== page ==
audited.

Aviel Rubin, professor of computer science at Johns Hopkins University and author of Brave New Ballot: The Battle To Safeguard Democracy In The Age Of Electronic Voting.

Who is afraid of Zulia state?

September 5, 2006

Chavez’ triumphal (??) return to Zulia state has been moved from the open air and smallish Maracaibo bullfighting arena, to the closed in, roofed and even smaller Palace of Events which barely holds 2,500 people.

Things that make you go umpf!

Mexican and Venezuelan elections:, Similarities are not even coincidental

September 5, 2006


I find it
somewhat funny and ironic how both Chavistas and opposition politicians seem to
avoid and skirt any discussion of what has happened in Mexico ever since the
Presidential election two moths ago, which culminated today with the ruling by
the Electoral Court that Felipe Calderon had won.

This blog
is about Venezuela
and I avoid talking about issues that do not focus on my country, but I think
it is a little bit silly for our politicians to avoid the topic.

Chavistas
avoid it, because they do not want the same principles applied to them. When Lopez
Obrador demands a recount of all the ballots, this goes to the crux of the oppositions
arguments for counting all of the ballots in Venezuela, which Chavistas have refused
to do over and over, despite the fact that it would have cleared up many
uncertainties, as well as making people more confident on the voting system.

The
opposition has also avoided the subject, apparently because they do not sympathize
with Lopez Obrador, who is asking for the recounting of all the votes. Thus their
silence.

I found
both positions incredibly superficial and stupid There are very few
coincidences in the two cases and few similarities, to wit:

1)     
The
Electoral Court
in Mexico was appointed when
PRI was dominant in Mexico
ten years ago and it can hardly be called partisan for the party that
essentially forced PRI out of the electoral picture in Mexico.

2)     
All
decisions by the Court were unanimous, in contrast with the fact that all difficult
CNE decisions during the recall petition, recall referendum and subsequent
elections were decided by either a 3-2 vote, prior to the current CNE and
4-1 since the new one with four clearly pro-Chavez members was appointed.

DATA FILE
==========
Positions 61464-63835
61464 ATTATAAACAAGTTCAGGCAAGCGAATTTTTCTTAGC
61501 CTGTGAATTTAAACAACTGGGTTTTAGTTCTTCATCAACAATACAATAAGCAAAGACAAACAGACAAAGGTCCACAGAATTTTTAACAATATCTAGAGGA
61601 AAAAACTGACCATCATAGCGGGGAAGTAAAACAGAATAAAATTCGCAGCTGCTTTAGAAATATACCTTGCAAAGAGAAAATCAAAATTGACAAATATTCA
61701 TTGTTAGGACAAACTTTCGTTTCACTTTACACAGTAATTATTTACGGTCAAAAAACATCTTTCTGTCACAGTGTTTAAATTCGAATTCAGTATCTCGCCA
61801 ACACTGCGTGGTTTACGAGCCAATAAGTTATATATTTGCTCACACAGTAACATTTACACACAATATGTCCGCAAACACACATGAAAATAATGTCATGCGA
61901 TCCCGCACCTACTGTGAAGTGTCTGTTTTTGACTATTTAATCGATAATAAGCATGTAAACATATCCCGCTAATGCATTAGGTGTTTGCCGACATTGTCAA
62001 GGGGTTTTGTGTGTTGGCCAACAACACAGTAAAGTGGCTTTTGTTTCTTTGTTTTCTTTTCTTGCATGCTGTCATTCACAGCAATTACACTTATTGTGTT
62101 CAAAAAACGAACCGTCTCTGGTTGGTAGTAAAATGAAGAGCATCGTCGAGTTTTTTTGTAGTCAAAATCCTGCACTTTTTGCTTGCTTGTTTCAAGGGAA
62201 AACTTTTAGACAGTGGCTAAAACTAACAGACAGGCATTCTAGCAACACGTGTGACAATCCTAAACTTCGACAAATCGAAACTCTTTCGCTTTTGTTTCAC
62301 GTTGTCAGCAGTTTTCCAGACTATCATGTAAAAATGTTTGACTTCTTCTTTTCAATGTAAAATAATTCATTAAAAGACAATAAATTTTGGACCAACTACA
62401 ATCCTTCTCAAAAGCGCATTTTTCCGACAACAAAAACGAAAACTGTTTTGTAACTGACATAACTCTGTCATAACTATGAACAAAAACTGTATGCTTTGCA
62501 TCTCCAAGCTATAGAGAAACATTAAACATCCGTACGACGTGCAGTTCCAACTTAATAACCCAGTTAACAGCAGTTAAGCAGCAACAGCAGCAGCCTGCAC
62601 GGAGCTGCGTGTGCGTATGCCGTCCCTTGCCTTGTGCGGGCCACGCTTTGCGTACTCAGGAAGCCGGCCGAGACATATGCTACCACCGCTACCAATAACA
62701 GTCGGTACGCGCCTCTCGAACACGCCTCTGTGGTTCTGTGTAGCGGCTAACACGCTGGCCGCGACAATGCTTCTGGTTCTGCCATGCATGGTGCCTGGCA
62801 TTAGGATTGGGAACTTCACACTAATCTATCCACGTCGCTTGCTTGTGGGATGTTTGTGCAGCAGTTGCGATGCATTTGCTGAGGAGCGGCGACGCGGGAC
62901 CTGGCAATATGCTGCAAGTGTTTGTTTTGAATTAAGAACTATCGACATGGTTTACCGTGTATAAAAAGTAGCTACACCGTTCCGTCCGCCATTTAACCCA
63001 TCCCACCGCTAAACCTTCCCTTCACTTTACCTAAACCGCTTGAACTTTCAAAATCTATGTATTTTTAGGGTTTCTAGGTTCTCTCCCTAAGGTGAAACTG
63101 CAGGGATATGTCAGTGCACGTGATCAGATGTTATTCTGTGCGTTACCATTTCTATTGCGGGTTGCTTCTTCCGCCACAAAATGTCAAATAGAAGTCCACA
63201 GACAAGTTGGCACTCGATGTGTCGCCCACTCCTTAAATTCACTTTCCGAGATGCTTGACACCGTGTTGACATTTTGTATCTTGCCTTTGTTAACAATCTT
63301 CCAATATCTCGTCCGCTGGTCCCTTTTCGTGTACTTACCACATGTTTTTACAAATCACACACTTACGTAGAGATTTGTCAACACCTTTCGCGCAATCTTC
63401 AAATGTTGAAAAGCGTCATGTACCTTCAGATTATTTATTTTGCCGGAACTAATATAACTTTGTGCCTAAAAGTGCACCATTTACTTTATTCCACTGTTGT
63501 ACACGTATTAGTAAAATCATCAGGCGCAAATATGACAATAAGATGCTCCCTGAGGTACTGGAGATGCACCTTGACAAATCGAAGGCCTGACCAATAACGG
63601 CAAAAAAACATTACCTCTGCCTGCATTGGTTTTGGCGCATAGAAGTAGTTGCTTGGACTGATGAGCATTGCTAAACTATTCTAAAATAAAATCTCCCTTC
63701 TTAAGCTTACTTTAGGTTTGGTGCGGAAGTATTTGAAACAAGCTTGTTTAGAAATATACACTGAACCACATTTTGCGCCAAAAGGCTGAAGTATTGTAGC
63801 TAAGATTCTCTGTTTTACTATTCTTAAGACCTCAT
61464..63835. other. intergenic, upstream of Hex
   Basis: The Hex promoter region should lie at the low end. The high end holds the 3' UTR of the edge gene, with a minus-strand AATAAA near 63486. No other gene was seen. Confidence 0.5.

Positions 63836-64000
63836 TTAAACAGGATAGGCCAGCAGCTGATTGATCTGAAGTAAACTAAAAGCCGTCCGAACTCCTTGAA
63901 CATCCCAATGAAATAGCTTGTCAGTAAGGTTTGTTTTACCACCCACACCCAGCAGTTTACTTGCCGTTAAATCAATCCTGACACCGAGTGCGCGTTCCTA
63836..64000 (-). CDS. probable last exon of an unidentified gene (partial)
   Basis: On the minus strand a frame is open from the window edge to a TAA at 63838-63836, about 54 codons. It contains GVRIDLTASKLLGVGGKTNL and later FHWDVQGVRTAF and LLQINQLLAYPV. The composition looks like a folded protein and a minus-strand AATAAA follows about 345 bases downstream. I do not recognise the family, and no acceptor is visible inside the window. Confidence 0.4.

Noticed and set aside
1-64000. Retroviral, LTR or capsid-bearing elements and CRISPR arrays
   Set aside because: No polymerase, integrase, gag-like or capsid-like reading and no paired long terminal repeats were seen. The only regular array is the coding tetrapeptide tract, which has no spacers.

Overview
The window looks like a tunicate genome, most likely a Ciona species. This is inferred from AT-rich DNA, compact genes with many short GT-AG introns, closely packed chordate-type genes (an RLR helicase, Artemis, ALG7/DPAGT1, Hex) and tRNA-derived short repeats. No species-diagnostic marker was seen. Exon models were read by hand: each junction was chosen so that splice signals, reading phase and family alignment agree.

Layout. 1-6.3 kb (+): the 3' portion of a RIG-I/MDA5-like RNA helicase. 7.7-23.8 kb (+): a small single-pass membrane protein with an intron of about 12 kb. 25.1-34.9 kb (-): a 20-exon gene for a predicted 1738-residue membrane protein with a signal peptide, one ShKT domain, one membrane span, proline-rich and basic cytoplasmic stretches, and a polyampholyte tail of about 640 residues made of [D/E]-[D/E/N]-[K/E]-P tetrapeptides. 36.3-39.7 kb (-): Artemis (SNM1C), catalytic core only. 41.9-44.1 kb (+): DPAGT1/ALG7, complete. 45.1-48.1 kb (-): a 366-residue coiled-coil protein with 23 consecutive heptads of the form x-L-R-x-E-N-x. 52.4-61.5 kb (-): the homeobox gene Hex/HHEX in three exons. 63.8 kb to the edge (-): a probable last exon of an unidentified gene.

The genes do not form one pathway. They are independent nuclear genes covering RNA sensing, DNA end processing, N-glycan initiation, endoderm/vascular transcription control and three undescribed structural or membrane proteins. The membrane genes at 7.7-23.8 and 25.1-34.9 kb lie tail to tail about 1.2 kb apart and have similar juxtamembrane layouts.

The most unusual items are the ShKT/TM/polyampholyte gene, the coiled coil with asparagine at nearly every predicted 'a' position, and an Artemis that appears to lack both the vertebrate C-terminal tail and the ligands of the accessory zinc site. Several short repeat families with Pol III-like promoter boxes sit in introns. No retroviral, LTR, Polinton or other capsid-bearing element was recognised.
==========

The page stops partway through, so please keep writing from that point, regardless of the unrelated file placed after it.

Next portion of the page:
3)     
Perhaps
the most important point, all votes were actually counted in the Mexican
election at least once, something that has never been done in Venezuela since
the new voting machines were acquired. Lopez Obrador is asking that all votes
be recounted, whether they are under question or not. (Under a Supreme Court
ruling in Mexico,
a complete recount implies the election is invalid and a new one needs to be
held)

4)     
The
Electoral Court
recounted all tallies with both parties having copies of them, something that
has not happened in Venezuela
since the 2000 Presidential election, so that it has been impossible to even check
that the sum of the tallies is correct

5)     
The
Electoral Court
in Mexico
recounted 9% of the ballots, which were all of the cases that were submitted to
it in which there were charges of errors, evidence of fraud or specific
evidence that there may be a problem. Close to a quarter million votes were
disqualified in this recount.

Thus, the
suggestion that there is any similarity between what happens in Venezuela and what has happened in Mexico is
purely coincidental, just a full counting of the votes would have made a huge
difference socially and politically in the Venezuelan recall vote and recent
elections. Thus, our politicians on both sides should be more honest and be capable of  studying, discussing and understanding these issues. We need it to survive as a Nation.

Fascism and intolerance are routine for the revolution

September 5, 2006

And speaking of fascism and intolerance we begin where we left off last night as Rosales’ rally in Vargas state was blocked today by pro-Chavez groups, who stormed the rally throwing empty bottles and stones at the participants. The anti-riot police allowed the agression to continue without intervention.

Fascism, intolerance and disrespect for the rights of others are the daily hallmarks of Chavismo.